“We read the book, “The One Thing”. It was this powerful reminder that there were a lot of things we could do but there’s something super powerful when a team gets aligned to their one thing. We went around to each member of our leadership team and asked what’s the one thing that you believe would most honor God and would have the most tangible results from it?”
5. Leaning on data doesn’t hurt either
Trusting your gut goes a long way, but when you’re constantly making decisions it’s not practical or feasible to solely rely on intuition and hearsay. Making decisions based on your experience and expertise in addition to data will help you make more confident, informed decisions.
The easiest way to collect, view, and analyze data is through a connected engagement platform. For example, Together+ powered by aware3 collects and categorizes church member data from all tools in the platform, including church mobile app, church giving, forms + registrations and more! That way, whether it’s giving habits, in-app downloads or volunteer activity, you’ll have the data you need to plan, strategize, and better equip your people. (Plus, all the data + insights you need to easily track, measure, and grow engagement!)
“[Data from the app] gives us a lot of good real-time feedback on how people are interacting with some of the materials and resources. If you ask most people, they’re going to be nice and polite and say, “ yeah, that was helpful, that was good.” But being able to see where people are going on the app and what they’re interacting with the most, lets us know what people actually value and what’s actually super useful to them. We’ve been able to use it as a learning tool to see how to best use resources and equip our people.”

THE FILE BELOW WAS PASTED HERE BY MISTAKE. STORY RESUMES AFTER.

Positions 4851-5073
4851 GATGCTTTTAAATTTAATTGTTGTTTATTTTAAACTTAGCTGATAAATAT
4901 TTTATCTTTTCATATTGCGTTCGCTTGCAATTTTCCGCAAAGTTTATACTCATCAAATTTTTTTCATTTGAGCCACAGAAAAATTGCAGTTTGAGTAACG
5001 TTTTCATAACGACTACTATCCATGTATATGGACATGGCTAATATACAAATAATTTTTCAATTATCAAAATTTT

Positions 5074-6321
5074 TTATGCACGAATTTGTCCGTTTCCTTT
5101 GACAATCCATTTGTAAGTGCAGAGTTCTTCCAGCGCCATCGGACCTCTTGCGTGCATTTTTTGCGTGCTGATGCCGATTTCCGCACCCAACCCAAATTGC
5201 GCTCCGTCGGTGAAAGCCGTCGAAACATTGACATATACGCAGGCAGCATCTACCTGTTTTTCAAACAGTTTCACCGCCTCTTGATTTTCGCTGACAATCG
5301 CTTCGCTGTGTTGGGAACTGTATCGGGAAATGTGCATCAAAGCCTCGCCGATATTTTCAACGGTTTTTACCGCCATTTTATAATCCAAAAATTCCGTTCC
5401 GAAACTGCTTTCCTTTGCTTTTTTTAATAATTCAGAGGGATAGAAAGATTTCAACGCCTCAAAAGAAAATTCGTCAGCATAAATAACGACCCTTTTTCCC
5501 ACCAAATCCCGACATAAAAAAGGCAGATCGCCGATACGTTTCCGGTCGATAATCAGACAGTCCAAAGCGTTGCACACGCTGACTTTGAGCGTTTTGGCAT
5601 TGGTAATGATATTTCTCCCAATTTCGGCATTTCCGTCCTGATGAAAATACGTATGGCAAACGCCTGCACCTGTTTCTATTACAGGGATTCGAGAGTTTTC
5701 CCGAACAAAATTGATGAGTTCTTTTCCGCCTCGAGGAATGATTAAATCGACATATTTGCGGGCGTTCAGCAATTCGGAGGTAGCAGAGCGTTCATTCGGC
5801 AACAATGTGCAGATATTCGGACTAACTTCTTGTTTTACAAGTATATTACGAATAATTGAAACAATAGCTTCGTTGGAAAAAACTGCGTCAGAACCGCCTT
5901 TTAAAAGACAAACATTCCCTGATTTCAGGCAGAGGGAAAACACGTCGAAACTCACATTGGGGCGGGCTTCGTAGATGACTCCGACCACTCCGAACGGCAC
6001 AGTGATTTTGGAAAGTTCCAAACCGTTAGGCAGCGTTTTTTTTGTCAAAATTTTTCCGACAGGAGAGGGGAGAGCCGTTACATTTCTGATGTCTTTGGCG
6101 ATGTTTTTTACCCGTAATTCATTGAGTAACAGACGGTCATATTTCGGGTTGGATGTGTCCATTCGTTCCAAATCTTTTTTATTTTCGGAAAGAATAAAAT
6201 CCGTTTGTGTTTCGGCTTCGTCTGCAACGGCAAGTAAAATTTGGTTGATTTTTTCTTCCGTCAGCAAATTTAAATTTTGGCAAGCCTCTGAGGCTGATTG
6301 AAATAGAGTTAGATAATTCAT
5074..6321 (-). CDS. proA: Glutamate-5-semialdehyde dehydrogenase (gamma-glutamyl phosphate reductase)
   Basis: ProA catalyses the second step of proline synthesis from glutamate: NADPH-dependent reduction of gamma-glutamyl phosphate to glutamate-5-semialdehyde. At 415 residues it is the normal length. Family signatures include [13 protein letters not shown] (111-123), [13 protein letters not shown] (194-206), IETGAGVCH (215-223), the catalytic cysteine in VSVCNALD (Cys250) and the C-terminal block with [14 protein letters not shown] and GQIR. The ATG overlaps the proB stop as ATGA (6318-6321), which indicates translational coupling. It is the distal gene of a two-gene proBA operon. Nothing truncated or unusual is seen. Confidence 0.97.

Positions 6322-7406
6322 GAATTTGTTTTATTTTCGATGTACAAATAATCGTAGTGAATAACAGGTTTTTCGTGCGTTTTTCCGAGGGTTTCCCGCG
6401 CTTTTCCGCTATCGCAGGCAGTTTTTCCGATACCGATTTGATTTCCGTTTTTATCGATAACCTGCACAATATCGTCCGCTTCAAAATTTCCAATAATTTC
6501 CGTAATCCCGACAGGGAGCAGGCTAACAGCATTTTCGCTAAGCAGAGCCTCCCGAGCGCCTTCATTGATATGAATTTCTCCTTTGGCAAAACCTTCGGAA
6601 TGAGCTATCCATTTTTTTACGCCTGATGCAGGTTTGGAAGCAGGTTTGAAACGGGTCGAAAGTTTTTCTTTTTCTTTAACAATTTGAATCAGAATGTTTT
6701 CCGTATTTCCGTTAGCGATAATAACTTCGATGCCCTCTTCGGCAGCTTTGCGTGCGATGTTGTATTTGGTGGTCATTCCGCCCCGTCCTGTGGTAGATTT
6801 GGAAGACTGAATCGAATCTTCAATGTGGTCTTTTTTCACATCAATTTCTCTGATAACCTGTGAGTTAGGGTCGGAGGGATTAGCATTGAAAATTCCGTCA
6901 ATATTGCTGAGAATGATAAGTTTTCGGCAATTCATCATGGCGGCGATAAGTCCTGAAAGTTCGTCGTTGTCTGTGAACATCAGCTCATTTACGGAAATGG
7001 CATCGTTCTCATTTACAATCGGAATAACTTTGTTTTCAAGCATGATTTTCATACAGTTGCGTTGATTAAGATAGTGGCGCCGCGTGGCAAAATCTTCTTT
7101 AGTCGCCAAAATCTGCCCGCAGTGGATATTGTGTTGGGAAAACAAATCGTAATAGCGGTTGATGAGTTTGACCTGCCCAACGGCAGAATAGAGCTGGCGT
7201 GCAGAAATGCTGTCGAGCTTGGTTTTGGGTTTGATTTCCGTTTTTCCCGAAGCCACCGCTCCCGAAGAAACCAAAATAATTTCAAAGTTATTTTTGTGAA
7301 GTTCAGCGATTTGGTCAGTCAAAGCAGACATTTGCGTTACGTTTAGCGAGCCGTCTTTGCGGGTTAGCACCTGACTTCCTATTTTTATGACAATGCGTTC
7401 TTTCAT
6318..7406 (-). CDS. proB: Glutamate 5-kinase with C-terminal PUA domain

— Jeromie Jones, Executive Pastor
6. Keep it simple, seriously
It’s true that many methods for preaching the Gospel are evolving, but that doesn’t mean your mission, message, or the heart of your church should change with them. You don’t have to have a large online presence or a flashy personal brand to meet the needs of your people in today’s world. In our opinion, tech should never be the destination, it should be the bridge. Your digital tools should allow you to meet your people where they’re at, facilitate connection, and make it easy for them to take meaningful steps forward in the real world. And that can be as simple as sending a text or providing spiritual resources in an app.
“The Church throughout history has been innovative…There are so many ways and vehicles to preach the Gospel. If we’re listening to the Holy Spirit and where the Holy Spirit is guiding us, I believe that we will constantly find ways to meet people where they’re at.”
— Patrick, Family + Youth Minister
Modernizing your church isn’t about elaborate solutions, complicated strategies, or grand digital experiences, it’s really about simplification—for you and your members. We live in an age where ease-of-use, clarity, and efficiency are the expectation, but the good news is, we also live in a time where people long for connection, community, and spiritual growth. Our hope is to help you bridge those worlds so you have a clear path to engagement.
We always say the journey’s better together so if you’d like help working through any of the things we’ve covered here, we’d love to help.